Skin stories: A conversation with Rose Gallagher

Welcome to Skin Stories. In this series, we are spotlighting real-life women with real-life skin.

So many of us have insecurities around our complexion and, chances are, it doesn’t live up to the beauty industry’s unrealistic goals (shock). Isn’t it time we start talking about what real skin looks like? Today we are speaking to make-up artist and journalist Rose Gallagher. Here’s her skin story.


Can you tell us about your journey with rosacea?

I'd never really thought too much about my skin because as far as I could remember, it was always red. One day, a fellow journalist suggested I look into whether I had rosacea. I saw a dermatologist and then completely overhauled my routine. I made it a lot simpler and that completely changed things. My skin felt better, it looked better, and I started to realise I could actually manage my redness and reduce it.


How did you feel when you discovered you had rosacea?

Honestly, I was really surprised because I didn't realise that this redness I'd always had could be a condition or a thing, and I certainly didn't think there was any way of changing it. So, it really unlocked this whole new way of thinking.


What is your approach to skincare now?

My skincare philosophy is that as few steps as possible will do the best job. I used to really overthink skincare, and I would be using everything to try and get these great results. But there's a lot to be said for simplicity and consistency, and I find when I keep things really simple, that's when my skin looks the best.

What do you look for in skincare products?

Hydrating ingredients because redness and rosacea can be quite dry naturally. Things like hyaluronic acid, which is an ingredient that really retains moisture for a lasting benefit throughout the day. Rich creams are great. Anything that's going to help to strengthen the skin barrier.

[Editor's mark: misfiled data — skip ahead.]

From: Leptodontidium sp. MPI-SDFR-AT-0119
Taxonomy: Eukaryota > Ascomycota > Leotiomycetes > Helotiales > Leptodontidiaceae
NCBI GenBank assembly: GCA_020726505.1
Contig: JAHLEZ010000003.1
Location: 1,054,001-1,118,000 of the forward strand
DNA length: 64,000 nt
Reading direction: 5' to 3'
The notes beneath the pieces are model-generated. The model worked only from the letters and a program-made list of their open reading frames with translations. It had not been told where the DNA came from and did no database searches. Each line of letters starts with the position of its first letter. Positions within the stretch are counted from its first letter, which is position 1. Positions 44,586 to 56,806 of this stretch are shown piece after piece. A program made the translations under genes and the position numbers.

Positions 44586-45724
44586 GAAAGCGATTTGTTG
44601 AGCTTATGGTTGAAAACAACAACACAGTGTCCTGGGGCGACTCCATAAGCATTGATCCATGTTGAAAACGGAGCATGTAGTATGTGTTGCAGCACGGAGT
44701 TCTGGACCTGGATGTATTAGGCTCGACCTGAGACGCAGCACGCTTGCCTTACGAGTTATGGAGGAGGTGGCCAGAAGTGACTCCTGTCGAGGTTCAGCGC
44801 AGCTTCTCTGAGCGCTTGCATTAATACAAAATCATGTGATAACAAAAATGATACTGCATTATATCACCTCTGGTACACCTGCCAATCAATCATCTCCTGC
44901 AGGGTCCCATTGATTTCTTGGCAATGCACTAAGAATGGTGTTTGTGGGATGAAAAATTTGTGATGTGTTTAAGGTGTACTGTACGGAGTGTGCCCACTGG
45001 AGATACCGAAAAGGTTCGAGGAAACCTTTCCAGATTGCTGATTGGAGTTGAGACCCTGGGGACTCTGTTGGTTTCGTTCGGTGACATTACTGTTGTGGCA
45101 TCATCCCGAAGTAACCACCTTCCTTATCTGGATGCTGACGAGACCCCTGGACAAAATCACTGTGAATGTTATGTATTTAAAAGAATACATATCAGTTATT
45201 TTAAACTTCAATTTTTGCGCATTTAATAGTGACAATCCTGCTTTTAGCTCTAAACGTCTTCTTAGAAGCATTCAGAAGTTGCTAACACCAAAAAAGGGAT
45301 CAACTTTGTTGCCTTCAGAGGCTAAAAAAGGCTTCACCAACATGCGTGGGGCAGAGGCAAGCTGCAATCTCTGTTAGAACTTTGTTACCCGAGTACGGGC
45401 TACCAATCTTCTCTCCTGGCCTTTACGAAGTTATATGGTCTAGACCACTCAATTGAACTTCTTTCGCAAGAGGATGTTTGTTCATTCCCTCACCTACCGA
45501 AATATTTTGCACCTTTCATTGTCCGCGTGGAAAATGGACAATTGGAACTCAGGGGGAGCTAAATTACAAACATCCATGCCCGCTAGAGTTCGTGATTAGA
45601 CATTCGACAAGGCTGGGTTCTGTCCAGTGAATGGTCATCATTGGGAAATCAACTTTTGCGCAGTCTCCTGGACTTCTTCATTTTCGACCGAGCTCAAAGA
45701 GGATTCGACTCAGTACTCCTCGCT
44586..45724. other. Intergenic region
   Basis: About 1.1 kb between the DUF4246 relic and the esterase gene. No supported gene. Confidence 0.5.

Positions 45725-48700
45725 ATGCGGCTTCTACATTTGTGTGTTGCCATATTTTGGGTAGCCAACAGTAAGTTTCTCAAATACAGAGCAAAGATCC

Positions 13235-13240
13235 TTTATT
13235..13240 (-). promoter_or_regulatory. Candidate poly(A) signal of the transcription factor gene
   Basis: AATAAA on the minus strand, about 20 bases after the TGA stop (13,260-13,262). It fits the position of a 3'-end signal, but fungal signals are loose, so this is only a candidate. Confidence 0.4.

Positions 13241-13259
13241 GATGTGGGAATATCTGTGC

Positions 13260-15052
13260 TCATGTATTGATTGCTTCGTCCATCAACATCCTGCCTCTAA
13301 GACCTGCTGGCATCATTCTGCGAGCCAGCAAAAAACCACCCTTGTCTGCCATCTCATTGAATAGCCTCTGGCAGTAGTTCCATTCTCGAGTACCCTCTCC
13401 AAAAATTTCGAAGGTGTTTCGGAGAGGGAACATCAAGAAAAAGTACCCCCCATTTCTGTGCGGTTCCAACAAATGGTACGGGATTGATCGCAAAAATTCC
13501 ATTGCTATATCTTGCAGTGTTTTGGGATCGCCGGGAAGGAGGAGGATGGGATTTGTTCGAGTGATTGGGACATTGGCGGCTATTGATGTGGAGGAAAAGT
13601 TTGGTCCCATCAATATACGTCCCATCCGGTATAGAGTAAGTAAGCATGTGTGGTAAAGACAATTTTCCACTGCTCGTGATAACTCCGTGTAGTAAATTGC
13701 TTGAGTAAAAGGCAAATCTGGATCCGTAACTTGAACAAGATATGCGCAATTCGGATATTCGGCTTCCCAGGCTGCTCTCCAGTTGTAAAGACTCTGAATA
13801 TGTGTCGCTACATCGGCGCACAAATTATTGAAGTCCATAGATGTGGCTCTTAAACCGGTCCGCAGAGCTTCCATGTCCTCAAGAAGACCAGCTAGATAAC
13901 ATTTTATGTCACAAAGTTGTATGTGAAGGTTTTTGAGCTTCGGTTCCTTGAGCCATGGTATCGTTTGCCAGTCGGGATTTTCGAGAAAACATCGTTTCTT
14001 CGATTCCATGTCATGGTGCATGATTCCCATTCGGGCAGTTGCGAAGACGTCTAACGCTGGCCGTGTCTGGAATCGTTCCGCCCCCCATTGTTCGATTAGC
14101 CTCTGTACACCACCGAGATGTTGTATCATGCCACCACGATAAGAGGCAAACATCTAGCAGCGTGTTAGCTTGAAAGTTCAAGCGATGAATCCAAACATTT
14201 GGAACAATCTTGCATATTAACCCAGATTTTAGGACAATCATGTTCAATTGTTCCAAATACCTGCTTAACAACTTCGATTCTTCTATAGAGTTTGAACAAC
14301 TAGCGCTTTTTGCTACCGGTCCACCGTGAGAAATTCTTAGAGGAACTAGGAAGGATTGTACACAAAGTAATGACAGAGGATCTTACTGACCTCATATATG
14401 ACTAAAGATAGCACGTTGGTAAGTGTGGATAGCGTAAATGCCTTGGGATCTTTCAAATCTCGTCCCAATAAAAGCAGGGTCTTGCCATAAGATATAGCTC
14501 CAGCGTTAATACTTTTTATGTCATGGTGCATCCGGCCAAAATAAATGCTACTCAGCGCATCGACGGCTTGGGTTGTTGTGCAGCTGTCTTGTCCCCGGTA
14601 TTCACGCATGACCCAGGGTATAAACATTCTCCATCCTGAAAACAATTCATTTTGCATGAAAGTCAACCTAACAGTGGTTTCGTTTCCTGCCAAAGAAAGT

Do you see skincare as a mindful self-care practice?

Definitely. The nice thing about skincare is that it's a five minute pause - acknowledging that you're finished for the evening - and it helps you to get into the mindset of ‘now you can relax’. I think that approaching your routine with a conscious effort to speak to yourself well, and taking those moments of self-care, is so important. I really don't think it can be underestimated.


What inspired you to start talking about your rosacea story? 

I realised when I started sharing my story that this impacts people in such a deep way. I spoke to a woman recently whose son is getting married, and she was so self-conscious that she didn't want to go to the wedding. I've spoken to so many women who won’t take their make-up off in front of their husbands before bed. When you don't feel comfortable in your skin it has this huge knock-on effect for all different areas of life. I think that it needs to be taken more seriously when someone isn't feeling great in themselves.


What do you want people to know about rosacea?

It's going to be fine. You can manage it, you can reduce it. It doesn't need to take control over you. See a medical professional, because everyone's skin is different, and then with your everyday skincare routine just try to keep your skin as comfortable as possible. Also, something that is always recommended is to keep a diary and track things like your diet, the weather, your stress. You’ll easily start to identify patterns.


What do you think are some of the biggest misconceptions about rosacea?

There are so many misconceptions; that you haven't cleansed your skin properly, that you're not eating the right thing, or you’ve had too much to drink. The reality is none of these are true. But second of all, rosacea is very unpredictable. A flare up is not necessarily a result of you having done something wrong.


How has your relationship with your skin changed over the years? 

I've never felt held back by my redness because I always used makeup as a tool. But I've learned to be more at peace with it. I love the idea of neutrality when it comes to skin. I don't need to love my redness, but I can find a place where it doesn't bother me as much and I still go about my day, whether I'm red or not.


What’s your approach to make-up now? 

Over the years my approach to make-up has changed from only using it to make my face and my skin less noticeable, to actually really enjoying the process of drawing attention to my face and bringing out my best features. You can still be skin positive and enjoy having a full face on. I see it as something that can bring me joy.